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Topic: Is chemistry as a field dead or just dead in U.S.A?  (Read 4426 times)

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Helter

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Is chemistry as a field dead or just dead in U.S.A?
« on: October 29, 2014, 07:37:05 AM »
Hi, I am planning on studying a Bsc degree in chemistry next year but I've been reading that the field is apparently dying. Most of the issues seems to occur in U.S.A. I live in South Africa but I am worried if the profession is dead worldwide. Can any chemists out there perhaps give me some insight?

Offline Hunter2

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Re: Is chemistry as a field dead or just dead in U.S.A?
« Reply #1 on: October 29, 2014, 08:06:00 AM »
I don't think so, every profession is needed in the future. In chemistry is its a wide field to work in future. Also in your country and the continent it needs people to develop it further.

Offline Corribus

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Re: Is chemistry as a field dead or just dead in U.S.A?
« Reply #2 on: October 29, 2014, 09:43:39 AM »
I've been reading that the field is apparently dying.
I'd like to know where you've read that.
What men are poets who can speak of Jupiter if he were like a man, but if he is an immense spinning sphere of methane and ammonia must be silent?  - Richard P. Feynman

Helter

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Re: Is chemistry as a field dead or just dead in U.S.A?
« Reply #3 on: October 29, 2014, 10:39:30 AM »
I've been reading that the field is apparently dying.
I'd like to know where you've read that.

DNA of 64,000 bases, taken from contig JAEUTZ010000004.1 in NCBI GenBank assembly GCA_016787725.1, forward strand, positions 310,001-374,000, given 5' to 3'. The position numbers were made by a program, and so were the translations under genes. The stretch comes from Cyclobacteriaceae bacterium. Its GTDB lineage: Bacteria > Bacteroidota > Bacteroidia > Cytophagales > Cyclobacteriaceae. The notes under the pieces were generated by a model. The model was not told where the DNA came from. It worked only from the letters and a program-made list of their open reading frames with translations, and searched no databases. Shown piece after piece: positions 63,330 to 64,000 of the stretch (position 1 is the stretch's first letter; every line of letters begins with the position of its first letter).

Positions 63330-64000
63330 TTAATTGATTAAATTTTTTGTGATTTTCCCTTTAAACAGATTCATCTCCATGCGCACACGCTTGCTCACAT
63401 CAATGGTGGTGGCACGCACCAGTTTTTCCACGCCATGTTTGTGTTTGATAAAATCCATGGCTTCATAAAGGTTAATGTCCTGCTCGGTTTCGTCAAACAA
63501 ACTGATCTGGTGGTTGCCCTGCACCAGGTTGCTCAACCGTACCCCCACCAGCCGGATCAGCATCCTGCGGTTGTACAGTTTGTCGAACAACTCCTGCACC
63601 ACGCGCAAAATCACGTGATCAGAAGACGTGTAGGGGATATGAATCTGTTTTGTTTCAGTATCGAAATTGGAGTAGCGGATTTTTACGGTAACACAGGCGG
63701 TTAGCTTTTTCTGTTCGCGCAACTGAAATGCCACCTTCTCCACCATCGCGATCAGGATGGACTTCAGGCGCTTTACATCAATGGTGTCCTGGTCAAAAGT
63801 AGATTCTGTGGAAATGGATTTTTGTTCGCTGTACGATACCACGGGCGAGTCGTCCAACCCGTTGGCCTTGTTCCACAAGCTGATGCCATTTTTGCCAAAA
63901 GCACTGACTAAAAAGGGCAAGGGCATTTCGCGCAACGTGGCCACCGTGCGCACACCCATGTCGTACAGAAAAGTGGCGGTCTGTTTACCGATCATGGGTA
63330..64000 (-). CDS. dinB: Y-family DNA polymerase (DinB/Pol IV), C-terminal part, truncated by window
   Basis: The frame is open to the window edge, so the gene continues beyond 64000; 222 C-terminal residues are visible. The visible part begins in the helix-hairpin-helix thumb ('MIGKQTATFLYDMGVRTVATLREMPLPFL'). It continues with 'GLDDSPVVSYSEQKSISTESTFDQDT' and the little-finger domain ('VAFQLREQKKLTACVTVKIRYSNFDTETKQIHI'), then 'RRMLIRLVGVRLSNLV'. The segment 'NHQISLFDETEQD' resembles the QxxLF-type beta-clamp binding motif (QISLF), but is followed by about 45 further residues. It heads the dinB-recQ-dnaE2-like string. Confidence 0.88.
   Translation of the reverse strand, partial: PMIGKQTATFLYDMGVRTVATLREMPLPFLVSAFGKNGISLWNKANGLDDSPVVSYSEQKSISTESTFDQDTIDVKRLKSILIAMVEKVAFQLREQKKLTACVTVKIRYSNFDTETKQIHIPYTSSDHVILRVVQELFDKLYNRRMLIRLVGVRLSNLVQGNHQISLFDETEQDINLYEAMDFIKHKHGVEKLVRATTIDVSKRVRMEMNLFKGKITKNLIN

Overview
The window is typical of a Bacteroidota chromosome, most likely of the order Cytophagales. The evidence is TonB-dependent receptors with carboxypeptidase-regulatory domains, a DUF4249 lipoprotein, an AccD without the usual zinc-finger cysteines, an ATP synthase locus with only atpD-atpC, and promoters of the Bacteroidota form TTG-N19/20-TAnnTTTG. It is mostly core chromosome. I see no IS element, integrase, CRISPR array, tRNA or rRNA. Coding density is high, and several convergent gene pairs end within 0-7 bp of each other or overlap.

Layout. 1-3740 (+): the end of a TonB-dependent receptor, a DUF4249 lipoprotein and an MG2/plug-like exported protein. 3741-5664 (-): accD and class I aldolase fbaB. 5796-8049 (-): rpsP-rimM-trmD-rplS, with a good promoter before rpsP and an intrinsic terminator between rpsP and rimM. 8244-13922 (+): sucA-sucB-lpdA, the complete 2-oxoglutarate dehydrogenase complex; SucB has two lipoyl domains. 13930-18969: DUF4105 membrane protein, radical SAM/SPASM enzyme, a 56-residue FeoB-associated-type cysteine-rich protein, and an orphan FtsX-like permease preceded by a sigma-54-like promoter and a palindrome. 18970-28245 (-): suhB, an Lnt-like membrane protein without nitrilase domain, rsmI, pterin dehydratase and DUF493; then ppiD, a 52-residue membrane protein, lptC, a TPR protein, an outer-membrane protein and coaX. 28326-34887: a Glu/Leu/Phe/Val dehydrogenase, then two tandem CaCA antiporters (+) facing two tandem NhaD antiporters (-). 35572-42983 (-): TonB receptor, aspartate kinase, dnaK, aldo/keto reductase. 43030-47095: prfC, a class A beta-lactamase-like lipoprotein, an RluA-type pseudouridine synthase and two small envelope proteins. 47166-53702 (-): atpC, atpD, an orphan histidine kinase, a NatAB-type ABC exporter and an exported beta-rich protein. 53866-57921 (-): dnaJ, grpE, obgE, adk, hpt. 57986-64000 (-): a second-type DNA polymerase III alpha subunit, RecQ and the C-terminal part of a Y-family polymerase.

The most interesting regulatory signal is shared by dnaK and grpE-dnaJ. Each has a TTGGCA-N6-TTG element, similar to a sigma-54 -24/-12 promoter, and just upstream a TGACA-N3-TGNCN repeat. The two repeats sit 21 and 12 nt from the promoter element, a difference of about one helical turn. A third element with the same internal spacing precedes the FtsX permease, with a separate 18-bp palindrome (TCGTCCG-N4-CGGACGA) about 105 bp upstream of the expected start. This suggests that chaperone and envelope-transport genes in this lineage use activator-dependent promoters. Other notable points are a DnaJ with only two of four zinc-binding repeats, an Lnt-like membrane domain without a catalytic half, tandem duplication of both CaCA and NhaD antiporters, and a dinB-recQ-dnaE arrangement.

I've been getting most of my information on forums and different websites. Almost everywhere I read on the forums,  the majority complain that the field is dying and that they cannot find good jobs.

http://chemistry.about.com/u/ua/educationemployment/chemists.07.htm

For example, the above link, majority say they cannot find jobs. I like chemistry and I really want to study the field but I also want to be able to support my financial needs one day. I don't care about riches or anything, just enough to sustain myself.

Helter

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Re: Is chemistry as a field dead or just dead in U.S.A?
« Reply #4 on: October 29, 2014, 10:40:30 AM »
I don't think so, every profession is needed in the future. In chemistry is its a wide field to work in future. Also in your country and the continent it needs people to develop it further.

I have read a degree in chemistry opens up opportunities for other fields as well so that is good I guess.

Offline Corribus

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Re: Is chemistry as a field dead or just dead in U.S.A?
« Reply #5 on: October 29, 2014, 10:55:32 AM »
It is fallacious to conclude that "chemistry is dead" because a few people lament not being able to find a job. First, you must be careful when making a hasty generalization based on a potentially small but vocal minority. The people who cannot find a job - is it because of their personal circumstances, or because of chemistry in general? Even if it can be shown that it is hard to find a job in the chemical sciences (generally), the job market is complex and the ability of chemistry graduates to find jobs could have more to do with the economy than the state of chemistry. It could also have a lot to do with personal preferences and what types of jobs chemistry graduates are willing to accept.

Frankly, I think this paranoia about "chemistry is dead" is rather silly. As long as there is commercial demand for drugs, foods, materials, energy sources, and so on, there will be a need for chemistry. The unpredictable highs and lows of the job market will never fundamentally change that.
What men are poets who can speak of Jupiter if he were like a man, but if he is an immense spinning sphere of methane and ammonia must be silent?  - Richard P. Feynman

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